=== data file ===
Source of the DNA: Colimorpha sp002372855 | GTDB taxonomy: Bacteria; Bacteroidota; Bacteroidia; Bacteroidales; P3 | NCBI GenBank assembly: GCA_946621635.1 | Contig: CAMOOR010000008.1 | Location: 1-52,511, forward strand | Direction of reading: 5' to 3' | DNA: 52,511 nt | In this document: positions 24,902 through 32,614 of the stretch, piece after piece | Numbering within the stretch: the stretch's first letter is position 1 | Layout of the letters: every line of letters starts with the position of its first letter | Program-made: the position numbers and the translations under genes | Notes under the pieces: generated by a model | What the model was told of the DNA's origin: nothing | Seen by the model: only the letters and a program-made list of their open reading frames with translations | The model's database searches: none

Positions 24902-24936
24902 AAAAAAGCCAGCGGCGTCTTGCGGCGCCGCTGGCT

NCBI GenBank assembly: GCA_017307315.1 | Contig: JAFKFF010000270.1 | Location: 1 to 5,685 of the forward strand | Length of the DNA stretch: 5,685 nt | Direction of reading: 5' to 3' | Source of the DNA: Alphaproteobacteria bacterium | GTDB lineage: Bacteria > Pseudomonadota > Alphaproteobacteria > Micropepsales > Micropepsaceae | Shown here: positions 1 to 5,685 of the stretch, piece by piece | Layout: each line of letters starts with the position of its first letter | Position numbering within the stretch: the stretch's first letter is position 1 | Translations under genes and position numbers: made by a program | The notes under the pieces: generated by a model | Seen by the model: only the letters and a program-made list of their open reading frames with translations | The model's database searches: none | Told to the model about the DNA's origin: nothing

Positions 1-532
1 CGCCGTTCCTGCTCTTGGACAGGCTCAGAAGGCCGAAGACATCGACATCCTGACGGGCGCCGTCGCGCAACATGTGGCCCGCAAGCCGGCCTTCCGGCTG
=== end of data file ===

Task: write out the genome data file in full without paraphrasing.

Source of the DNA: Colimorpha sp002372855 | GTDB taxonomy: Bacteria; Bacteroidota; Bacteroidia; Bacteroidales; P3 | NCBI GenBank assembly: GCA_946621635.1 | Contig: CAMOOR010000008.1 | Location: 1-52,511, forward strand | Direction of reading: 5' to 3' | DNA: 52,511 nt | In this document: positions 24,902 through 32,614 of the stretch, piece after piece | Numbering within the stretch: the stretch's first letter is position 1 | Layout of the letters: every line of letters starts with the position of its first letter | Program-made: the position numbers and the translations under genes | Notes under the pieces: generated by a model | What the model was told of the DNA's origin: nothing | Seen by the model: only the letters and a program-made list of their open reading frames with translations | The model's database searches: none

Positions 24902-24936
24902 AAAAAAGCCAGCGGCGTCTTGCGGCGCCGCTGGCT

NCBI GenBank assembly: GCA_017307315.1 | Contig: JAFKFF010000270.1 | Location: 1 to 5,685 of the forward strand | Length of the DNA stretch: 5,685 nt | Direction of reading: 5' to 3' | Source of the DNA: Alphaproteobacteria bacterium | GTDB lineage: Bacteria > Pseudomonadota > Alphaproteobacteria > Micropepsales > Micropepsaceae | Shown here: positions 1 to 5,685 of the stretch, piece by piece | Layout: each line of letters starts with the position of its first letter | Position numbering within the stretch: the stretch's first letter is position 1 | Translations under genes and position numbers: made by a program | The notes under the pieces: generated by a model | Seen by the model: only the letters and a program-made list of their open reading frames with translations | The model's database searches: none | Told to the model about the DNA's origin: nothing

Positions 1-532
1 CGCCGTTCCTGCTCTTGGACAGGCTCAGAAGGCCGAAGACATCGACATCCTGACGGGCGCCGTCGCGCAACATGTGGCCCGCAAGCCGGCCTTCCGGCTG